Date Posted: 8/19/2016

Estrin wins the 2017 IEEE Internet Award

Deborah Estrin was the 2017 recipient of the IEEE Internet Award. She was cited for "formative contributions and thought leadership in Internet routing and in mobile sensing techniques and applications, from environmental monitoring to personal and community health"

The annual award recognizes from one to three people each year for "exceptional contributions to the advancement of Internet technology for network architecture, mobility, and/or end-use applications". The evaluation criteria include "innovation, leadership in the field, contributions to open system, specification, honors or other achievements, and the quality of the nomination". Estrin was the sole 2017 awardee.

Recipient list: http://www.ieee.org/documents/internet_rl.pdf

Date Posted: 8/18/2016

Sirer quoted in the New York Times on China's role in Bitcoin's civil war

Gün Sirer was quoted in a New York Times article entitled "How China Took Center Stage in Bitcoin’s Civil War". 
"Despite the talk of a borderless currency", the article states, "a handful of Chinese companies have effectively assumed majority control of the Bitcoin network. They have done so through canny investments and vast farms of computer servers dispersed around the country".  "The concentration in a single jurisdiction does not bode well", said Sirer. 


Date Posted: 8/18/2016

Nate Foster on the talk circuit

Nate Foster gave an invited talk with the intriguing title "The Next 700 Network Programming Languages" at LOLA 2016, the Workshop on Syntax and Semantics of Low-Level Languages. He presented NetKAT, a language for programming networks based on Kleene Algebra with Tests.

Foster also gave four lectures on "Network Programming" at the 2016 Oregon Programming Languages Summer School, providing a comprehensive introduction to how how ideas from programming languages and formal methods can be used to solve practical problems in networking.

LOLA abstract: http://lola.cse.buffalo.edu/abstracts/LOLA2016-foster.pdf
Video for OPLSS presentations: https://www.cs.uoregon.edu/research/summerschool/summer16/curriculum.php

Date Posted: 8/18/2016

Bala and Gomes have winning Atkinson Center Academic Venture Fund proposals

Kavita Bala and Carla Gomes were both PIs on winning proposals to the 2016 Academic Venture Fund competition run by Cornell's Atkinson Center for a Sustainable Future.  This incubator "seeds original, multidisciplinary research that is not likely to find funding elsewhere because the projects are novel, risky, need early data to establish traction, or involve new teams working together. The projects have real potential to involve external partners in industry, government, and nongovernmental organizations."

Here are the two projects:

"Building Better Cities", Bala's entry:
Cities are getting denser every day. Buildings currently produce one-third of the world's carbon emissions—so urban development is both a problem and an opportunity to mitigate climate change. Urban designers need next-generation modeling tools that move past single-building analysis to support master planning for energy efficiency, solar power, light, and ventilation. The researchers will develop software tools to model energy and climate impacts of hundreds of buildings together. These easy-to-use tools will help planners create more livable and sustainable urban habitats.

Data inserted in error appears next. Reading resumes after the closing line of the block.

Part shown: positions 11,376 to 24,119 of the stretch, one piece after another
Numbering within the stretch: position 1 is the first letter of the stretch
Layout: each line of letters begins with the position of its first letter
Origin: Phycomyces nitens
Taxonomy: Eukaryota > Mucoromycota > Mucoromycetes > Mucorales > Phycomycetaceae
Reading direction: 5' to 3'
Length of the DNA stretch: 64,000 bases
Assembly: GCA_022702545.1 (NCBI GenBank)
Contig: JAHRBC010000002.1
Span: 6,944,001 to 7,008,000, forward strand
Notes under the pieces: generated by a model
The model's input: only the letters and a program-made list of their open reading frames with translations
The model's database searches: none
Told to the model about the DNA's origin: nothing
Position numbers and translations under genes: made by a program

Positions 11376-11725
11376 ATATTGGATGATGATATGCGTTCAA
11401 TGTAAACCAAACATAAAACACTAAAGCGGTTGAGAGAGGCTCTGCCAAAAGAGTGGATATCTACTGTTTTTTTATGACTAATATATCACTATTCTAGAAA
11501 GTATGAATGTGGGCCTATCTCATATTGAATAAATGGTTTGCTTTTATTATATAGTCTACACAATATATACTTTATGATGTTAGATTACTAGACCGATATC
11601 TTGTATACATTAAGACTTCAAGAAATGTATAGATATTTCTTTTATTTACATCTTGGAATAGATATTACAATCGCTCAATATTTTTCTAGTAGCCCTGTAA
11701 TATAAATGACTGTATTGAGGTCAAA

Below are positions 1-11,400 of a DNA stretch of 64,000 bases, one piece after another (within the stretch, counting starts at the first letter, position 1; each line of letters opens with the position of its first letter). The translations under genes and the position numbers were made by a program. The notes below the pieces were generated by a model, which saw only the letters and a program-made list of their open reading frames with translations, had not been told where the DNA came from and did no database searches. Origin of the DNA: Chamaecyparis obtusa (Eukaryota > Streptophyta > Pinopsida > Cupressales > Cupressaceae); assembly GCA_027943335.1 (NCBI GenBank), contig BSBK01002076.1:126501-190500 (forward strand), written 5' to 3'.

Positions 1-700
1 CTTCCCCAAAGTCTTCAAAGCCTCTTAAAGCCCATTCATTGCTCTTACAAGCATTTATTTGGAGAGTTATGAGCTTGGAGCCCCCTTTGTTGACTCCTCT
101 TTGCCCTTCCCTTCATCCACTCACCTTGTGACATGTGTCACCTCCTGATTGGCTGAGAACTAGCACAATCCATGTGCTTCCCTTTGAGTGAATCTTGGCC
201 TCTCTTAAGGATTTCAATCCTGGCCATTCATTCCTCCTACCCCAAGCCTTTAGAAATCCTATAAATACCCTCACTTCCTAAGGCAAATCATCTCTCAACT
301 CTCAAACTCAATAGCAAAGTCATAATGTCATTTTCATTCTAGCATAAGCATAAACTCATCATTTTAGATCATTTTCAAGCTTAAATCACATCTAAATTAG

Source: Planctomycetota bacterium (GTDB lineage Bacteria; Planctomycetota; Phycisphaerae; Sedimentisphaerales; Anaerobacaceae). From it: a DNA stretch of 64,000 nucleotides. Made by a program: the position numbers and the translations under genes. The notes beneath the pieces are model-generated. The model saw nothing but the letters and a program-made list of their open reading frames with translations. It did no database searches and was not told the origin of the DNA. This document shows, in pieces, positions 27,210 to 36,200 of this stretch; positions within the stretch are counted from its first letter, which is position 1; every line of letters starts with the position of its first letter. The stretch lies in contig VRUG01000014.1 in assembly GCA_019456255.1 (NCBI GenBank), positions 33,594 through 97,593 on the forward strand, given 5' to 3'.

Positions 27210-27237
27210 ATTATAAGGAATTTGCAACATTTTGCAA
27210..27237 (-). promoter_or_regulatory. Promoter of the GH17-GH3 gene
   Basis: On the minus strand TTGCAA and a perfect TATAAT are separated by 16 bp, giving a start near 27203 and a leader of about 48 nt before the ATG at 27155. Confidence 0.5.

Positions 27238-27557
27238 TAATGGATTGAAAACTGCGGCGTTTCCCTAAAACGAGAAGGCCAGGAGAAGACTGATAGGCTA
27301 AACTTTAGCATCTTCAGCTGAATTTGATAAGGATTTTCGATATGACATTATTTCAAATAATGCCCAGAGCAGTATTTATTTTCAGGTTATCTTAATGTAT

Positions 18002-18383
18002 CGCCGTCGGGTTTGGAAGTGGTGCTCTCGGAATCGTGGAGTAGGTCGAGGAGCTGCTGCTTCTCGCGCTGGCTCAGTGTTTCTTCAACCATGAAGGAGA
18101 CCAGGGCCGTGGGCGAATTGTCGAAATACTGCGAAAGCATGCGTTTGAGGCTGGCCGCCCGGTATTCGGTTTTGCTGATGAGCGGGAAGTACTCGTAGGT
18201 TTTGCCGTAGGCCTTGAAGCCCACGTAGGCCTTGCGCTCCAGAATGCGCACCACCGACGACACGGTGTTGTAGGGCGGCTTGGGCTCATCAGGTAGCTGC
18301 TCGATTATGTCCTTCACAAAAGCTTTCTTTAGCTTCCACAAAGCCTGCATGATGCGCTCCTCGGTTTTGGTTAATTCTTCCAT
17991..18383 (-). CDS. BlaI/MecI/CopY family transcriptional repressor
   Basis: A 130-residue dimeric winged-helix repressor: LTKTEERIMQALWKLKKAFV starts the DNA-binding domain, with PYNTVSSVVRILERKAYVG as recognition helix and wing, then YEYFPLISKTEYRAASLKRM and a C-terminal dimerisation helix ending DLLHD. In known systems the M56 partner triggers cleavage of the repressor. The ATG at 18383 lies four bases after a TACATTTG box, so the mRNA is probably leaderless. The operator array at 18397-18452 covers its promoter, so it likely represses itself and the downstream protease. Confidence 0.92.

Researchers: Timur Dogan, architecture; Howard Chong, hotel administration; Kavita Bala, computer science.


"Hydropower and Ecosystem Services", Gomes' entry:
The Andean Amazon is in the midst of a hydropower boom. More than 150 new dams are proposed across several countries, with more already under construction. Environmental impacts are assessed for individual dams—but what is the combined cost of the hydropower explosion for biodiversity, fisheries, navigation, and other benefits provided by intact rivers? This multidisciplinary team will develop a framework for evaluating cumulative impacts in areas of rapid hydropower growth. The new models will guide design of more sustainable dam networks that meet hydropower targets while preserving key ecosystem services.

Researchers: Alexander Flecker, ecology and evolutionary biology; Carla Gomes, computing and information science; Patrick Reed, civil and environmental engineering; Gregory Poe, applied economics and management; Scott Steinschneider, biological and environmental engineering.


Cornell Chronicle article: http://www.news.cornell.edu/stories/2016/06/atkinson-center-gives-record-number-seed-research-grants


Date Posted: 8/17/2016

Sirer quoted in Technology Review on Bitcoin for ransomware

"Digital currency Bitcoin is variously promoted as an alternative to gold, a good way to make international transfers, or the future of e-commerce", writes MIT Technology Review, but "[n]ew research suggests that companies are now stockpiling Bitcoin for a different reason: so they can pay up quickly if their data is held ransom by malicious software." As evidence, the article cites Gun Sirer's announcement on Twitter that Cornell has created a coinbase account to be ready for such an event; Brave New Coin also reported on the tweet.

Technology Review article:  https://www.technologyreview.com/s/601643/companies-are-stockpiling-bitcoin-to-pay-off-cybercriminals/#/set/id/601637/

 Brave New Coin article: http://bravenewcoin.com/news/large-uk-businesses-holding-bitcoin-to-pay-ransoms/

The tweet:  https://twitter.com/el33th4xor/status/738331965917700096

Date Posted: 8/17/2016

Pages

Archived News: